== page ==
We’ve had a few people ask, “What Pasta Machine do you use?” lately so we thought we’d share a little review.
I should start the review with what we don’t use – our old pasta machine. We had used an older model that appeared to be a knock-off of a full-blown machine. It was decent and had great results – for about a year. It started to ‘stick’ a few months ago before I realized that the cutter blades for wide noodles had become misaligned. Once this happens, the cutting action is rendered useless as the machine seizes before making a full rotation.
I turned to our friend, Italian Chef Massimo Bruno, for advice. He looked me dead in the eyes and said a single word.
The unit retailed for $65 Canadian (at an Italian grocery store). You can also find it online. It stores easily in its box (which is about 10 inches in all directions).
You can make 3 basic noodle types: thin, broad and sheet (like lasagna). There are other attachments you can get as well. It’s sturdy, all stainless (with the exception of a wooden handle that turns the crank) and can be easily operated by a single person.
I’ve only had one real disaster in my journey to learn to make pasta – the first attempt failed miserably. I wasn’t patient enough, didn’t knead the dough enough and expected the machine to do all of the ‘flattening.’ I didn’t try again for 3 or 4 months and, after thinking it through, tried again with great success.
Making pasta takes a few hours for your first few times (or at least it did for me). But soon enough, you can create a pound of pasta, cook your sauce (and the noodles) and have dinner on the plate within an hour of starting (this includes some down time). It’s still a bit of work but the results are remarkable. You can dehydrate the noodles if you wish and making a double batch would drastically reduce the time-per-pound (but slightly increase the overall time) for the project.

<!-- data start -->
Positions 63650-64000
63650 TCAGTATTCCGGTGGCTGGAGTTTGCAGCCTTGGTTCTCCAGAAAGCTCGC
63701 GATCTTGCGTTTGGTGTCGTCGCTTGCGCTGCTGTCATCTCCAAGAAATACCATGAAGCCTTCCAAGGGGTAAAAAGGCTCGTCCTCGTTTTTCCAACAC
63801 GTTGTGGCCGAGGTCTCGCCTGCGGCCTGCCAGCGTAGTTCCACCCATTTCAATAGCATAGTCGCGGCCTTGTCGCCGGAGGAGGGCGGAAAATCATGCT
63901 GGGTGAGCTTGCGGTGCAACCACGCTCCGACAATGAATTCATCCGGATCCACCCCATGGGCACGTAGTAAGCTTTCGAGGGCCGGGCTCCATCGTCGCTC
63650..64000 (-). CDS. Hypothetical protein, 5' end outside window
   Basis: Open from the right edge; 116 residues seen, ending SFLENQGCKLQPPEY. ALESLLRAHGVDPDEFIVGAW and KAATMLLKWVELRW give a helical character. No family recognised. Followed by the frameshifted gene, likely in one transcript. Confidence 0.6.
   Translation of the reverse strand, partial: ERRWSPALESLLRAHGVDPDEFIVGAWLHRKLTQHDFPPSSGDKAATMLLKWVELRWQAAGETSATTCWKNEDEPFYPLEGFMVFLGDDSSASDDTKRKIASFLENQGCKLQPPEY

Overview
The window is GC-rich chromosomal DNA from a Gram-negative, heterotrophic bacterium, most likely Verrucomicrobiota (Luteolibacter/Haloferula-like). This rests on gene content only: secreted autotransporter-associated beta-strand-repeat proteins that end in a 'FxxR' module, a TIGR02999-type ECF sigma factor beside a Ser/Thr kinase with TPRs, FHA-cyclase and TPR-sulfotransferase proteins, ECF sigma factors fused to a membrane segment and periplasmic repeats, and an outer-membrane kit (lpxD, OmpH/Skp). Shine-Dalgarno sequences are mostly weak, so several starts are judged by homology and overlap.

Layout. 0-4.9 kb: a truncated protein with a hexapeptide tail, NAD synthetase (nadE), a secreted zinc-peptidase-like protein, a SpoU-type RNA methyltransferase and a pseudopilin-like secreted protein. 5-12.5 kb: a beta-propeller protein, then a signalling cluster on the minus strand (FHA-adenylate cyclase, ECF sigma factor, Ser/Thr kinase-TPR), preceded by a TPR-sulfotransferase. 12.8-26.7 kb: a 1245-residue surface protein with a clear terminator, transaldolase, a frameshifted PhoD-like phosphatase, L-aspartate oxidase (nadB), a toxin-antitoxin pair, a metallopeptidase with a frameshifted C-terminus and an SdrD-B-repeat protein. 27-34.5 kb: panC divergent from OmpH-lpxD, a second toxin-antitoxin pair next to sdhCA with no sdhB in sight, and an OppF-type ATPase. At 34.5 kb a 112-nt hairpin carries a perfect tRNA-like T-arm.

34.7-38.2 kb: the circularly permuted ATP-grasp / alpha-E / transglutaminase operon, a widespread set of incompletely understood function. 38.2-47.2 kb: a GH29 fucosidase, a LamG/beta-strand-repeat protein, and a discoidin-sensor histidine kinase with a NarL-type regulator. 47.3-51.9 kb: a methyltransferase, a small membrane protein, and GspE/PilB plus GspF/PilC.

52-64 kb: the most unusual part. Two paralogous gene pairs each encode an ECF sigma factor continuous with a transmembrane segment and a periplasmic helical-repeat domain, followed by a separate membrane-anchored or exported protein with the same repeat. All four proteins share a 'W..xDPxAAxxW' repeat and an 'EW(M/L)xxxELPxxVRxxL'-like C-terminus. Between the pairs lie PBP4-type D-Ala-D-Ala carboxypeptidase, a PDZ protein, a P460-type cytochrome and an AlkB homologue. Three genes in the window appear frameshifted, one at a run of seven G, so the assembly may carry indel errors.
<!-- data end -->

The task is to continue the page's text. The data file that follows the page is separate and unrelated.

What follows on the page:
“Homemade” pasta is tough to come by. Although some stores sell “Homemade” pasta, the definition varies. I’ve seen it priced from $5-$11 (and even higher); each pound of fresh pasta I’ve made with this costs $1-2. I will break even financially within 10-12 batches but the results are better than anything I’ve purchased from a store.
The process is fairly simple:
- make your dough, let it rise.
- Roll it into a log and slightly flatten it.
- The machine has two rollers which flatten the dough (and multiple settings to control the width). The dough is flattened, folded over on itself and flattened again.
- The fold-then-flatten cycle is repeated several times before the rollers are brought closer together and you restart the cycle. Repeat this until you have a large sheet (or sheets) of pasta that you are happy with.
- The final step is attaching the cutter of your choice (it’s the part that’s on the right of the photo above) and cut the noodles the way you want (thin or thick).
If you’re looking for recipes, try these:
- Semolina Pasta
- Mushroom powder and flour noodles
- Noodles without a fancy roller machine (they are tougher to cook as they finish at different points)
- Semolina Egg Noodles
Any pasta-making tips from those of you who make your own?